But keep in mind that if you drive slowly and don’t push the accelerator too hard, it will increase your battery life.
Map Out Your Route
If you’re planning a long road trip, it might be possible that your car’s battery life may not be able to keep up with such a long run time. In this case, you should always map out your route carefully to make charging stations available on the road.
If you have a hybrid car, make sure to fill up your fuel tank and fully charge your battery before leaving. Even if you run out of electric power, you can use your backup fuel to keep going. But for pure electric cars, finding charging stations is a must.
In certain areas, charging stations aren’t available as easily, so make sure you have enough battery to cover your trip, or your battery runs until you reach the next charging station.
Don’t Unplug Other Cars
Don’t unplug it if you reach a charging station and find a car already plugged in. Not only is it rude, but it is also impolite. Always wait for the other party and charge your car when they’re done.
Of course, if you’re running really low and are desperately in need of charging your vehicle, you can unplug others, but make sure you plug it back in before leaving.
Why Are Electric Cars Less Efficient During Winters?
While it is safe to charge your electric car in the rain or snow, the fact still remains that your electric car will be less efficient during winters. But why is that so?
Generally, electric cars use a lithium-ion battery. These batteries are used by both pure electric and hybrid cars. Within the battery, there are two nodes called anode and cathode. The lithium ions move from the anode to the cathode to produce electricity.
Simply put, the electricity produced is dependent on the chemical reaction that takes place. But during winters, this reaction is slowed down, leading to reduced battery performance.
Moreover, the battery’s thermal management and the car’s heating system also use up more battery power. This, in turn, reduces the overall range of your electric car, making it less efficient during winters. There is an estimated 20 to 30 percent drop in your car’s efficiency in colder months.
To avoid a permanent decrease in your battery’s health, you should not allow it to drop too low. Recharge your battery when the battery reaches the 35 to 30 percent mark.
But there is always a silver lining in every situation. As mentioned before, hot weather conditions drain the battery quickly. But during winters, your car battery will remain fully charged for longer when not in use as opposed to summers where the battery is rapidly drained even when your car is parked.
Can Hybrid Electric Cars Be Charged in the Rain?
Hybrid cars run on both electric power and conventional fuel. Now you might be confused as to whether or not hybrid cars can be charged in the rain since they store both electricity and fuel.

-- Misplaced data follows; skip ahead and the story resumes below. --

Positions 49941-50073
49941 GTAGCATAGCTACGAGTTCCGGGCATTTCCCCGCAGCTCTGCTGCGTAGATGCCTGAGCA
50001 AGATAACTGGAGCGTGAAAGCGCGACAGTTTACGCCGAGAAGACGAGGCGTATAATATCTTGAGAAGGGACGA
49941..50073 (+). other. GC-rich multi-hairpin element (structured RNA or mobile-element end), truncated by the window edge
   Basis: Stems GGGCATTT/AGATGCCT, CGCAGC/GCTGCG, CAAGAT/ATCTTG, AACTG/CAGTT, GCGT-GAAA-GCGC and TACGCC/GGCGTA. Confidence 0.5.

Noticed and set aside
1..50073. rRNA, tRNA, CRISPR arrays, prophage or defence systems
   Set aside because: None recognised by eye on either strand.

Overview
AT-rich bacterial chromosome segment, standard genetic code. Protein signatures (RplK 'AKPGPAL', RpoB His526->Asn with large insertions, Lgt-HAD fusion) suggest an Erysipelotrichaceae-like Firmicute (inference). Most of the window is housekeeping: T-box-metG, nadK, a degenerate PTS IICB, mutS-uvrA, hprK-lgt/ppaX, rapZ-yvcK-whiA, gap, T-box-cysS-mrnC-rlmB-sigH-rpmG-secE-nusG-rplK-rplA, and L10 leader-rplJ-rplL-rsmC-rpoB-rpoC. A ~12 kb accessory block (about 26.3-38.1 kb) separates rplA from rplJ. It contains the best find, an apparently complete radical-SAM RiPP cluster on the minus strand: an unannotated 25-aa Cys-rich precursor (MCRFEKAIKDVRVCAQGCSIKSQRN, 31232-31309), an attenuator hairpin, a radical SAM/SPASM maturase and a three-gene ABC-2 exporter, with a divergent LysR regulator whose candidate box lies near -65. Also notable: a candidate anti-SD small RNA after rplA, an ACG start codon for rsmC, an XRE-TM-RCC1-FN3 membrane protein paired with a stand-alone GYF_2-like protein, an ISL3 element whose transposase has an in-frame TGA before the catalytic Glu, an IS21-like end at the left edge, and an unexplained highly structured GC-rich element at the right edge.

But just like pure electric cars, they are entirely safe to charge even in extreme weather conditions such as rain or snow.
You can also fill up your fuel tank when it’s pouring, as most gas stations have a roof over them. Even if one doesn’t have a roof, only a small amount of rainwater will get into the fuel tank, which won’t harm your car in any way.
Most vehicles with fuel tanks have bottom traps that capture small amounts of water that might enter.
Whether you have a pure electric car a hybrid model, you can charge both cars in the rain. The watertight cables ensure that no water gets into your vehicle, and there is zero risk of getting electrocuted. So be assured that your electric car is perfectly safe to charge irrespective of the weather condition.
Of course, there are some other do’s and don’ts associated with electric car charging, such as avoiding overcharging as it can reduce the battery’s health life.
It is also essential not to let your car’s battery drop after reaching a certain percentage. Recharging your car after the battery has drained completely is not something you should practice either.
Moreover, you should also avoid using fast chargers frequently, especially when it is cold (raining or snowing) outside. Cold weather conditions deplete your car’s battery even more, and they take longer to charge.
So, the next time the temperature drops, try to use a regular charger as often as you can instead of opting for a fast charger.
Simply put, you can charge an electric vehicle under all weather conditions, but make sure you consider all the dos and don’ts of electric car charging.
Related electric cars articles:
- How Many Gears Does An Electric Car Have?
- 7 Hidden Costs of Owning an Electric Car
- How Much Does It Cost to Install Electric Car Charger
- What Happens if an Electric Car Gets Wet?
- How Much Money Do You Save With an Electric Car
My name is Matthew, staying in Seattle, Washington. Electric Vehicles (Electric Cars & Electric bikes) caught my attention for the last few years and my love for electric cars and bikes is everlasting. I spend many of my weekends traveling to various places all over various cities with my electric vehicle (e-bike and electric car). Here I am sharing my expertise, experience, and invaluable information about electric cars and electric bikes. Check out more.